5."Think I'm Gonna Change (Home Demo)" 1:43
6."Into Temptation (Home Demo)" 2:17
7."Fire Will Keep Me Warm (In the Lowlands Home Demo)" 1:25
8."Love This Life (Home Demo)" 2:25
9."Sister Madly (Studio Outtake)" 3:30
10."Mansion in the Slums (Live)" 4:47
11."This is Massive (Live)"Paul Hester4:02
12."Love This Life (Live)" 3:41
13."In the Lowlands (Live)" 6:21
14."I Feel Possessed (Live)" 6:11
15."Burnt Out Tree (Live)" 1:27
16."Mr. Tambourine Man (Live)"Bob Dylan2:35
17."Eight Miles High (Live)"Gene Clark, Roger McGuinn, David Crosby4:50
18."So You Want to Be a Rock 'n' Roll Star (Live)"Chris Hillman, Roger McGuinn2:49
19."When You Come (live)" 7:06
20."Sister Madly (Live)" 4:59
21."Better Be Home Soon (Live)" 5:11
Total length:71:13

Crowded House[edit]

  • Neil Finn – vocals, guitar
  • Nick Seymour – bass, backing vocals
  • Paul Hester – drums, backing vocals

Additional musicians[edit]


  • Mitchell Froom – producer
  • Tchad Blake – recording engineer
  • Bob Clearmountain – mixer
  • Bob Ludwig – mastering
  • Tom Whalley – A&R
  • Nick Seymour – art direction, album art
  • Tommy Steele – art direction
  • Kelly Ray – art assistance
  • Margo Chase – lettering design
  • Dennis Keeley – photography



In the United States Temple of Low Men did not chart as well as their debut, only reaching number 40 on the Billboard 200.[11] However it reached number one in Australia,[12] number two in New Zealand,[13][14] and number ten in Canada.[15] It was certified platinum in New Zealand (x3),[citation needed] Canada (x2)[citation needed] and Spain.[16]

Chart Peak
Australian Albums Chart[12] 1
Canadian Albums Chart[15] 10
New Zealand Albums Chart[14] 2
UK Albums Chart[17] 138
US Billboard 200[11] 40

The album did not chart in the UK until February 1995.


The first single "Better Be Home Soon" peaked at number two in Australia and New Zealand.[12][13][14] number eight in Canada,[18] and reached the top 50 in the US Billboard Hot 100.[19][20] The following four singles had less chart success in Australia or New Zealand,[12][13] and generally less success in other markets. Additionally an album track, "Never Be the Same", appeared on the Billboard Mainstream Rock Tracks chart.

Song Peak chart positions
Aus[12] Can[21] Ned[22] Ger[23] NZ[14] US[24]
"Better Be Home Soon" 2 8 31 59 2 42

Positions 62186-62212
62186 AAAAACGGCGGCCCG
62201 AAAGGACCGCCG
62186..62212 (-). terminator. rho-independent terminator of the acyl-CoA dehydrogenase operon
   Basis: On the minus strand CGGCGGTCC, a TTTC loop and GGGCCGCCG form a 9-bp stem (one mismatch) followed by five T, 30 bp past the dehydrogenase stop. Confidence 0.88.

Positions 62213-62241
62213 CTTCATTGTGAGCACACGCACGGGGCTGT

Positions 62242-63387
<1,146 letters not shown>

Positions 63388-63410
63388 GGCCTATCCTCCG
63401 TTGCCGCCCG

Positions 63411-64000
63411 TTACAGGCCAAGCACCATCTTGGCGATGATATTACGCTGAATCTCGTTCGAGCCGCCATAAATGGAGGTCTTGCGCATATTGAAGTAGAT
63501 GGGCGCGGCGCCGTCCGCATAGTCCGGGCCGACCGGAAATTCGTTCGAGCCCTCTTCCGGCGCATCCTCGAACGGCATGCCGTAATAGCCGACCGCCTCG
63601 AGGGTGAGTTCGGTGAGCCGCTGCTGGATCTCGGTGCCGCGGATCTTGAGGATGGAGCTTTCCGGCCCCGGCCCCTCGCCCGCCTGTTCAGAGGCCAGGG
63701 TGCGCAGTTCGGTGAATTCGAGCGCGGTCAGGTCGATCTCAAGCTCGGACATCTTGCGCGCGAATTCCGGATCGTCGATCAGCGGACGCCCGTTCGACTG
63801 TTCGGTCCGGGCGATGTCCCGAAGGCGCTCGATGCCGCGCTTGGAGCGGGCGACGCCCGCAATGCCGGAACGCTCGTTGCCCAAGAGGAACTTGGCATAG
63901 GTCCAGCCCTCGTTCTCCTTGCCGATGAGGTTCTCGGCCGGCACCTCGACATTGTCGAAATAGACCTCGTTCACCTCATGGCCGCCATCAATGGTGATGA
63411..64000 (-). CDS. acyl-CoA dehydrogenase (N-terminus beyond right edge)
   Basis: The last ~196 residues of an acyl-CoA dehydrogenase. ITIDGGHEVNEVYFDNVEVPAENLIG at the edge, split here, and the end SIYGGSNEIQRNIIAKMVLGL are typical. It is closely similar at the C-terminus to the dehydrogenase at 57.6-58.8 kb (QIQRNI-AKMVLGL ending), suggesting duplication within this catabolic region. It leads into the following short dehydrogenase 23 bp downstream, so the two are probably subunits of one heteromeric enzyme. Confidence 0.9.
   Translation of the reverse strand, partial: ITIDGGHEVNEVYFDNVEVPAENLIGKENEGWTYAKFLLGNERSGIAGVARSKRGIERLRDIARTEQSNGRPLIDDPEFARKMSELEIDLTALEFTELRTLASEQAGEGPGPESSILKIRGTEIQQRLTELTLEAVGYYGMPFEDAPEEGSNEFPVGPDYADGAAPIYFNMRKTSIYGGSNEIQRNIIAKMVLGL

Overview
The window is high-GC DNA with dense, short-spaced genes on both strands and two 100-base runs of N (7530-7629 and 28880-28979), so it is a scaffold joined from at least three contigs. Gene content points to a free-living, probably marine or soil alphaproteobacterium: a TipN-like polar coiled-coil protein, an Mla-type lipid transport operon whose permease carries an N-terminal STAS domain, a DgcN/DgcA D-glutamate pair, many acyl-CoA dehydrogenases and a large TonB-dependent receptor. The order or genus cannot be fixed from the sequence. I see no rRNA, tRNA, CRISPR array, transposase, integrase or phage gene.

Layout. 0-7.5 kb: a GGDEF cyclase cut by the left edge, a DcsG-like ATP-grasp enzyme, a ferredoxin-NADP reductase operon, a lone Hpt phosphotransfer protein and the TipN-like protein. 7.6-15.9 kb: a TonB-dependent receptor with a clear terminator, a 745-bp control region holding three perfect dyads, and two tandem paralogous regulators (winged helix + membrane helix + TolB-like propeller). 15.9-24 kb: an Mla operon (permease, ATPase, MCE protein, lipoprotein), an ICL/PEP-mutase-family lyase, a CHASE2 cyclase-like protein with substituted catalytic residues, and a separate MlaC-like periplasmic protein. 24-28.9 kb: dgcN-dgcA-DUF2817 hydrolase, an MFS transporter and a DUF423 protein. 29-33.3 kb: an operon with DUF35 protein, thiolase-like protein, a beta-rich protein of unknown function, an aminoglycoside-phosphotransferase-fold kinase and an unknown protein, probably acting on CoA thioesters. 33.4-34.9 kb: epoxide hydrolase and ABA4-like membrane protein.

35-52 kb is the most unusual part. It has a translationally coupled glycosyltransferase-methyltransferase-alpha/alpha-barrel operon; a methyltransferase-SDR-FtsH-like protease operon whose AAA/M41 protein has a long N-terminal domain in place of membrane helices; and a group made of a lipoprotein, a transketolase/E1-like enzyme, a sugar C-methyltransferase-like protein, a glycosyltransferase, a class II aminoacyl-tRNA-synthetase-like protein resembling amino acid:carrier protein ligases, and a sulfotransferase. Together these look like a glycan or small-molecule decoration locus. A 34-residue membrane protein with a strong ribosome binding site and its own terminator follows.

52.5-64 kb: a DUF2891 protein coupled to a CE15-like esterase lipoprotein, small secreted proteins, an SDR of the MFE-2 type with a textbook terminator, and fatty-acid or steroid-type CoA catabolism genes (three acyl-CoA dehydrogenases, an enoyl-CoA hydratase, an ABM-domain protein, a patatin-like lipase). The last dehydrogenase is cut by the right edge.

"When You Come" 27
"Into Temptation" 59 20 38
"Sister Madly" 66 92 26
"I Feel Possessed" 93
"—" denotes releases that did not chart


  1. ^ a b Woodstra, Chris. "Temple of Low Men – Crowded House". AllMusic. Retrieved 11 December 2013.
  2. ^ McLeese, Don (18 July 1988). "Crowded House, 'Temple of Low Men' (Capitol)". Chicago Sun-Times. Archived from the original on 12 March 2017. Retrieved 11 March 2017.
  3. ^ Larkin, Colin (2011). The Encyclopedia of Popular Music (5th concise ed.). Omnibus Press. ISBN 0-85712-595-8.
  4. ^ Hochman, Steve (17 July 1988). "Crowded House. 'Temple of Low Men.' Capitol". Los Angeles Times. Retrieved 9 November 2015.
  5. ^ DeCurtis, Anthony (14 July 1988). "Crowded House: Temple Of Low Men". Rolling Stone. Archived from the original on 8 May 2006. Retrieved 9 November 2015.
  6. ^ a b Christgau, Robert (29 November 1988). "Christgau's Consumer Guide: Turkey Shoot". The Village Voice. Retrieved 9 November 2015.
  7. ^ Bourke, Chris (1997). Crowded House: Something So Strong. South Melbourne, Victoria: Macmillan Publishers. ISBN 0-7329-0886-8. Retrieved 17 December 2009.
  8. ^ a b c Denton, Andrew (16 July 2007). "Neil Finn and Nick Seymour". Enough Rope with Andrew Denton. Australian Broadcasting Corporation (ABC). Archived from the original on 17 August 2011. Retrieved 11 December 2013.
  9. ^ Nimmervoll, Ed. "Crowded House". Howlspace. White Room Electronic Publishing Pty Ltd. Archived from the original on 21 February 2001. Retrieved 11 December 2013.
  10. ^ a b O'Donnell, John; Creswell, Toby; Mathieson, Craig (October 2010). 100 Best Australian Albums. Prahran, Vic: Hardie Grant Books. ISBN 978-1-74066-955-9.
  11. ^ a b "Billboard > Artists / Crowded House > Chart History > Billboard 200". Billboard. Retrieved 8 August 2016.
  12. ^ a b c d e Australian (ARIA Chart) peaks:
  13. ^ a b c Hung, Steffen. "Discography Crowded House". New Zealand Charts Portal (Hung Medien). Retrieved 11 December 2013.
  14. ^ a b c d "Discography Crowded House" charts.org.nz
  15. ^ a b "RPM Top Albums/CDs – Volume 48, No. 22, 17 September 1988" Archived 19 October 2012 at the Wayback Machine Library and Archives Canada
  16. ^ "Temple of Low Men (1988)" Archived 31 October 2010 at the Wayback Machine crowdedhouse.com
  17. ^ "1994–2008 > Chris C. – CZR" Chart Log UK
  18. ^ "Top Singles – Volume 48, No. 20, September 03 1988" Archived 20 October 2012 at the Wayback Machine, RPM, Library and Archives Canada
  19. ^ "Crowded House > Charts & Awards > Billboard Singles". AllMusic. Retrieved 11 December 2013.
  20. ^ "Crowded House > Charts & Awards > Singles" Allmusic
  21. ^ Canadian chart peaks:
  22. ^ "DISCOGRAFIE CROWDED HOUSE" dutchcharts.nl
  23. ^ "Chartverfolgung / Crowded House / Single" Musicline.de
  24. ^ "Billboard > Artists / Crowded House > Chart History > The Hot 100". Billboard. Retrieved 8 August 2016.

External links[edit]